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Johanna Sällström
Johanna Maria Ellinor Berglund-Sällström (30 December 1974 – 13 February 2007) was a Swedish actress, best known for her portrayal of Linda Wallander in Wallander. She worked as an actress for more than 15 years, before her death in 2007.[1]Contents1 Early life 2 Career 3 Personal life 4 Death 5 References 6 External linksEarly life[edit] Sällström was born in Stockholm. She was the stepdaughter of Björn Gedda. Career[edit] Sällström made her first stage appearance in Hudiksvall
Hudiksvall
at the age of 15, in A Midsummer Night's Dream. She became famous in Sweden in the 1990s, after portraying the teenage girl Victoria Bärnsten in the soap opera Tre kronor. Thereafter, she appeared in numerous productions, and received a Guldbagge Award
Guldbagge Award
for Best Actress in a Leading Role for the 1997 film Under ytan
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Stockholm
Stockholm
Stockholm
(/ˈstɒkhoʊm, -hoʊlm/;[8] Swedish pronunciation: [²stɔkːhɔlm] or [²stɔkːɔlm] ( listen))[9] is the capital of Sweden
Sweden
and the most populous city in the Nordic countries;[10][a] 949,761 people live in the municipality,[11] approximately 1.5 million in the urban area,[5] and 2.3 million in the metropolitan area.[3] The city stretches across fourteen islands where Lake Mälaren
Mälaren
flows into the Baltic Sea. Just outside the city and along the coast is the island chain of the Stockholm
Stockholm
archipelago. The area has been settled since the Stone Age, in the 6th millennium BC, and was founded as a city in 1252 by Swedish statesman Birger Jarl. It is also the capital of Stockholm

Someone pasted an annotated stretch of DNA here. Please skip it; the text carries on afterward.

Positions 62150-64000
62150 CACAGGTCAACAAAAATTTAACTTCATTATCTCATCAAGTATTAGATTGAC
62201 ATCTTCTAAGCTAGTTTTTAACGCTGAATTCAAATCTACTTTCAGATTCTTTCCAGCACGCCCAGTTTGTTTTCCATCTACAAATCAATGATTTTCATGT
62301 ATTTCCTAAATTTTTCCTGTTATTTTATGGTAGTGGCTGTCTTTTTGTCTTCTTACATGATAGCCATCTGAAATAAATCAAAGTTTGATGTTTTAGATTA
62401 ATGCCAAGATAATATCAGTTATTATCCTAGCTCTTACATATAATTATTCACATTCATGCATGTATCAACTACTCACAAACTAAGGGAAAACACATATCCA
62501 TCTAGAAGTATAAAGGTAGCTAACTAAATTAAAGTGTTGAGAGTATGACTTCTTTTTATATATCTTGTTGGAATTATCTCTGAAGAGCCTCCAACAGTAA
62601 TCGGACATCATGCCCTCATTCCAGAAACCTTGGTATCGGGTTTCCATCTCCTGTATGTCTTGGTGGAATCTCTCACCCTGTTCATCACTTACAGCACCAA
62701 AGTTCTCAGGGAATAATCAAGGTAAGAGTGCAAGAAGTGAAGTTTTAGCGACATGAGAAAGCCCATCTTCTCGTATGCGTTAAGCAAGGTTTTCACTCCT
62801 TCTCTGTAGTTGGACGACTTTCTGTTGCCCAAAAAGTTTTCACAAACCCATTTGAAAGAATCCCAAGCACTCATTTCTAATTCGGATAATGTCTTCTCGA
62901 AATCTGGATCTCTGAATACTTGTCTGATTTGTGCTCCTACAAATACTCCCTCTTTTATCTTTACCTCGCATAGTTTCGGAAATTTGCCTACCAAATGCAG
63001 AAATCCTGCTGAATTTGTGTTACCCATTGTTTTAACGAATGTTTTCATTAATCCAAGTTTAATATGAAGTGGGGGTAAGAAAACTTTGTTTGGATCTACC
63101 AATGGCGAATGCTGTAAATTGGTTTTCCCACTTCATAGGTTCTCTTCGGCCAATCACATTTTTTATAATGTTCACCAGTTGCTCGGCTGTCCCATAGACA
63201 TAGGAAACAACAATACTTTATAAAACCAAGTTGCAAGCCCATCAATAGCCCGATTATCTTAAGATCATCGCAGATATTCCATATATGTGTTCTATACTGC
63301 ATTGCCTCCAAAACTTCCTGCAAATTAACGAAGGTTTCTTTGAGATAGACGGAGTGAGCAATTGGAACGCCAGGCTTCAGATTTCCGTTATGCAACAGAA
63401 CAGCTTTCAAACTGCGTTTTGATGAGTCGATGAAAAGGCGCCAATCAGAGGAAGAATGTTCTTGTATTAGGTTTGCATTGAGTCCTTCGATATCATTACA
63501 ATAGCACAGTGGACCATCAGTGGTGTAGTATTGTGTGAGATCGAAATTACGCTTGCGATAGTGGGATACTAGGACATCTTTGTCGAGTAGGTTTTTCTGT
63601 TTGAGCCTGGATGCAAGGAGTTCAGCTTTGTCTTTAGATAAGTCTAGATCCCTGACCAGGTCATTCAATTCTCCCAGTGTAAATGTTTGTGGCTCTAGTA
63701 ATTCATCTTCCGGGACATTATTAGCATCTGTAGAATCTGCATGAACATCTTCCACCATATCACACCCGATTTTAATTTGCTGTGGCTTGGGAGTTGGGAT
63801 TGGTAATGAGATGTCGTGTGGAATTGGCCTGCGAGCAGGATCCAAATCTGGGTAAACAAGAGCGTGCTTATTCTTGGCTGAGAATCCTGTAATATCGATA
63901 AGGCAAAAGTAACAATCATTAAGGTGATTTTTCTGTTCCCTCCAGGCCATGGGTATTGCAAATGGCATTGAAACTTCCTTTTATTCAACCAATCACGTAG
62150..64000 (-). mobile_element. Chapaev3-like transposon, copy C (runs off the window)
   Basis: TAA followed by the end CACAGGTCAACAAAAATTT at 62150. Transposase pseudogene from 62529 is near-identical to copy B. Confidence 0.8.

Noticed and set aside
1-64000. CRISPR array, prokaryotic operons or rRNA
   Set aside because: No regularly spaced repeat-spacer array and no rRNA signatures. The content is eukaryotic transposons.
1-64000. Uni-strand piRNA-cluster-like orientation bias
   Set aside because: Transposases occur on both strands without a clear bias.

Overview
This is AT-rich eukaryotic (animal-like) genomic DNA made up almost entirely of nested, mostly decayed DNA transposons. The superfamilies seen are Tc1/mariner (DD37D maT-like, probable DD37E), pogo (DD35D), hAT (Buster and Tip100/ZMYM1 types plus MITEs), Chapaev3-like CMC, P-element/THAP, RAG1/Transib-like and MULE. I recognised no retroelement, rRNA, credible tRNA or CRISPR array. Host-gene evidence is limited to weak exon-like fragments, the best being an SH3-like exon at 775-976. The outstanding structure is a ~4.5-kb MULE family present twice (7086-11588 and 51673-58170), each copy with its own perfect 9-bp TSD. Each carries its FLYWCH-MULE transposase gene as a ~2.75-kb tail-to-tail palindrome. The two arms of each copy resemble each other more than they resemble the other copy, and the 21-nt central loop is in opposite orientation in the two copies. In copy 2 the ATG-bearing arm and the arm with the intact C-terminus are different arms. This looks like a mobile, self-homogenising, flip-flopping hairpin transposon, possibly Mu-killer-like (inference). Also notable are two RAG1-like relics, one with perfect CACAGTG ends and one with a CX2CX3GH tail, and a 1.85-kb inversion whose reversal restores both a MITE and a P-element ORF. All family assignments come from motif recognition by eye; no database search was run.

Stockholm
County. Stockholm
Stockholm
is the cultural, media, political, and economic centre of Sweden
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2004 Indian Ocean Earthquake And Tsunami
The 2004 Indian Ocean
Indian Ocean
earthquake occurred at 00:58:53 UTC
UTC
on 26 December with the epicentre off the west coast of Sumatra, Indonesia. The shock had a moment magnitude of 9.1–9.3 and a maximum Mercalli intensity of IX (Violent). The undersea megathrust earthquake was caused when the Indian Plate
Indian Plate
was subducted by the Burma Plate
Burma Plate
and triggered a series of devastating tsunamis along the coasts of most landmasses bordering the Indian Ocean, killing 230,000–280,000 people in 14 countries, and inundating coastal communities with waves up to 30 metres (100 ft) high. It was one of the deadliest natural disasters in recorded history
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Birgitta Valberg
Birgitta is the Swedish and Icelandic form of the Irish Gaelic
Irish Gaelic
female name Brighid. Brighid or Brigid was the name of an ancient Celtic goddess, and its English form is Bridget. Birgitta and its alternate forms Birgit and Britta became common names in Scandinavia
Scandinavia
because of St. Bridget of Sweden.[1] People named Birgitta[edit]Princess Birgitta of Sweden, elder sister of King Carl XVI Gustaf Birgitta Durell, Swedish industrialist Birgitta Jónsdóttir, Icelandic politician Bridget of Sweden, Swedish Roman Catholic saint Birgitta Haukdal, Icelandic singerReferences[edit]^ Hanks, P. & Hodges, F. (1990). A dictionary of first names. Oxford University Press.This page or section lists people that share the same given name
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Malmö
Malmö
Malmö
(IPA: /ˈmælmoʊ, ˈmɑːlmoʊ/; Swedish pronunciation: [²malːmøː] ( listen); Danish: Malmø)[5] is the capital and largest city of the Swedish county of Scania. The metropolis is a gamma world city (as listed by the GaWC) and is the third-largest city in Sweden, after Stockholm
Stockholm
and Gothenburg, and the sixth-largest city in Scandinavia, with a population of above 300,000.[6] The Malmö
Malmö